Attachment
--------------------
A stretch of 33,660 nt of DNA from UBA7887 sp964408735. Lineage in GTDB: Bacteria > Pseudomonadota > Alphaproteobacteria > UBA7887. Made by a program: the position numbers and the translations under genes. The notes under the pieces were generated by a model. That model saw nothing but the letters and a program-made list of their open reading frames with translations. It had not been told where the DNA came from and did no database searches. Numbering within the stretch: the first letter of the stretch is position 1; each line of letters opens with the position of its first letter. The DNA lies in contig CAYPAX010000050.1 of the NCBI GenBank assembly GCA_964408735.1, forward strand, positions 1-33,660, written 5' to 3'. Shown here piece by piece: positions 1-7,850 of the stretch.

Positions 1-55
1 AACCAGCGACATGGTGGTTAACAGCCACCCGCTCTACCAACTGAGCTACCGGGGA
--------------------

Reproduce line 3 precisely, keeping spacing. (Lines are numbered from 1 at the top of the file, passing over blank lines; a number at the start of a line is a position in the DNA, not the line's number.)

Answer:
1 AACCAGCGACATGGTGGTTAACAGCCACCCGCTCTACCAACTGAGCTACCGGGGA